I love Tofu. I know it sounds like a cliché, but I love it so much that whenever I’m cooking with it I have serious difficulty not eating it straight out of the pan and serving everyone else only vegetables. So when I have a block of tofu and a brand new veg box, my brain only really allows me to think one thing: stir fry. The brilliant thing about stir fries is that there are no rules and no limits. Throw whatever you want in a pan or wok, fry for a bit, stir a few times, done. I’m sure that cookbooks and guru chefs would like to see me jailed for those instructions, but that’s how I do it and the method has yet to fail me.This week, for instance, I wanted to get rid of the beans and at least some of the chard as quickly as possible, as they tend to go off a lot faster than all the other vegetables we got. While I had some tofu in the house, I was a bit thrown initially because we were out of soya sauce. I don’t know how this keeps happening. I swear someone breaks in every night and drinks it straight out of the bottle.
Anyway, I digress. Because this was very much freestyle cooking, it’s a bit difficult for me to give you an exact recipe. I’d also much rather inspire you to make your own version, freestyle of course, rather than stick to a recipe that, to be perfectly truthful, is something a brain-dead rat could have come up with. For those reasons, I’ll provide more of a cooking narrative than a recipe. Cool? Cool.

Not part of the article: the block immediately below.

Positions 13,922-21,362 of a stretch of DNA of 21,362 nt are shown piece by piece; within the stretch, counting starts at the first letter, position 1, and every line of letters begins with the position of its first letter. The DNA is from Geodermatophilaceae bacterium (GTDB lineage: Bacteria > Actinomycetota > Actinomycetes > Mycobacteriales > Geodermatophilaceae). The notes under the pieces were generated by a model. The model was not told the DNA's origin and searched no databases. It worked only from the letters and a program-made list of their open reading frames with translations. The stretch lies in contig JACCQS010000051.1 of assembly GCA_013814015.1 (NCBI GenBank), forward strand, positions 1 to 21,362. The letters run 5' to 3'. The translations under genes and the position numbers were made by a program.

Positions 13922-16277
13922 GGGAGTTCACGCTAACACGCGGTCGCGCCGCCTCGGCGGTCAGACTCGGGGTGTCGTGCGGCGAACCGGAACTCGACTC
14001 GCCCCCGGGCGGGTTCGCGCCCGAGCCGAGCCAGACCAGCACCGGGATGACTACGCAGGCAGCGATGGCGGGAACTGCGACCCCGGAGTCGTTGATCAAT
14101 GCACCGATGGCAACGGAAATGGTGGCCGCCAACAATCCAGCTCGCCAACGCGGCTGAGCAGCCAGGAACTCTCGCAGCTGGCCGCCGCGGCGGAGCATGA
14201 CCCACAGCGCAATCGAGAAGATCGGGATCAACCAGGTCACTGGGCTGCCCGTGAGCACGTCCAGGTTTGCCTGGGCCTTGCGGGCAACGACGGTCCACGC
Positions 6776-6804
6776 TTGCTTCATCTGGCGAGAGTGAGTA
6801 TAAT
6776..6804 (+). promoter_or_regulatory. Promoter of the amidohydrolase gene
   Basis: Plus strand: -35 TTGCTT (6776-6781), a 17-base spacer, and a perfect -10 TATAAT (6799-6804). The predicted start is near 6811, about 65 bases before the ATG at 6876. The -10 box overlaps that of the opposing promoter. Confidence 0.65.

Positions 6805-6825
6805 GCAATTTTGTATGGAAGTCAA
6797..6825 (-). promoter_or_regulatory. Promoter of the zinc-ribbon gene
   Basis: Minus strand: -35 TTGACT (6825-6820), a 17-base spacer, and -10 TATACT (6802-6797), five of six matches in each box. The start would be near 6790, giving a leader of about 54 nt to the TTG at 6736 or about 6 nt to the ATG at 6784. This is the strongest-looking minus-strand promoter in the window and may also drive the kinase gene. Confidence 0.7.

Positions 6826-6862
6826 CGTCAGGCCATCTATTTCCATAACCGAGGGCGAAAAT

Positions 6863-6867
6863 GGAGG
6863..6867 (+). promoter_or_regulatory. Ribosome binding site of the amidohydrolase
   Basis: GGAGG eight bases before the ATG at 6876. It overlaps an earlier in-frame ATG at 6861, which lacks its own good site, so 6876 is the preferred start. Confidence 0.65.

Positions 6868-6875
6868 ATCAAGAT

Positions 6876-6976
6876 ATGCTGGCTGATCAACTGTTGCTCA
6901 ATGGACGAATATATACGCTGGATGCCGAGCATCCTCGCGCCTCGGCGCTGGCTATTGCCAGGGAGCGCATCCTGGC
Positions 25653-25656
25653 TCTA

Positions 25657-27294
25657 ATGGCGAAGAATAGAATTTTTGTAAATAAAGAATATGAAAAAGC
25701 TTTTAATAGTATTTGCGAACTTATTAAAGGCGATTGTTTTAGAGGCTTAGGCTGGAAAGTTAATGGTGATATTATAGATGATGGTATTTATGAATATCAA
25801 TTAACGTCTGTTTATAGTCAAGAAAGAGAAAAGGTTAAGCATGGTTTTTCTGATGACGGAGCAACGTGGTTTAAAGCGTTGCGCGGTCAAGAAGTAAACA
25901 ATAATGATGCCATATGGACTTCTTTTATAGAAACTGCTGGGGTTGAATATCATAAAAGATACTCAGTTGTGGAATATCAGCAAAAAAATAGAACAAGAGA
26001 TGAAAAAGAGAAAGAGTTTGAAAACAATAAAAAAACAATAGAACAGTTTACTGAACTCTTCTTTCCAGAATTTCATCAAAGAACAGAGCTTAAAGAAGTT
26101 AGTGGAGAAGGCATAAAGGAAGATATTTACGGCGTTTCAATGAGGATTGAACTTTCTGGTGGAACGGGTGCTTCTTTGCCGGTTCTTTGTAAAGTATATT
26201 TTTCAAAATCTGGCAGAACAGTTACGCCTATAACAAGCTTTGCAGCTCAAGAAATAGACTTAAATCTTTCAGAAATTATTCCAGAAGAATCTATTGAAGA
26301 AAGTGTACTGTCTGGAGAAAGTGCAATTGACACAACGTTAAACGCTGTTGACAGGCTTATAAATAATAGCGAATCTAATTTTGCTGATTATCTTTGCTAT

First of all, I pressed my tofu. How exciting. I won’t explain how I did that because you probably know, and on the off chance that you don’t, you can find lots of methods on google.
When it was nice and flat, I massaged it with a marinade that I made out of lemon juice, hoisin sauce and a splash of sesame oil, cut it into pieces and fried it in about 2 tablespoons of oil for 10 minutes, turning the tofu often.
I removed the tofu from the pan for the time being. After heating up a bit more oil, I fried an onion, a large carrot and my purple beans until tender. Then I added a few handfuls of chopped chard, stir frying it just until it was wilted. I deglazed the pan with a bit of red wine, then added another tablespoon of hoisin sauce, a tablespoon of peanut butter and the tofu, making sure everything was piping hot before serving over brown rice, which you cannot see in the picture because there was too much stir fry.
As you can see, purple beans magically turn green while cooking. This is due to the purple pigment (I have conveniently forgotten the name) breaking down at high temperatures, leaving only the green chlorophyll to give colour to the pod. See, magic beans really do exist!
My big surprise with this dish was that red wine, peanut butter and hoisin sauce work quite well together. I was a bit nervous during cooking because I thought the combination might render the whole thing inedible, but it actually works out nicely. I urge you to try it.
Do you ever freestyle cook? Has it led you to discover some surprising winning combinations?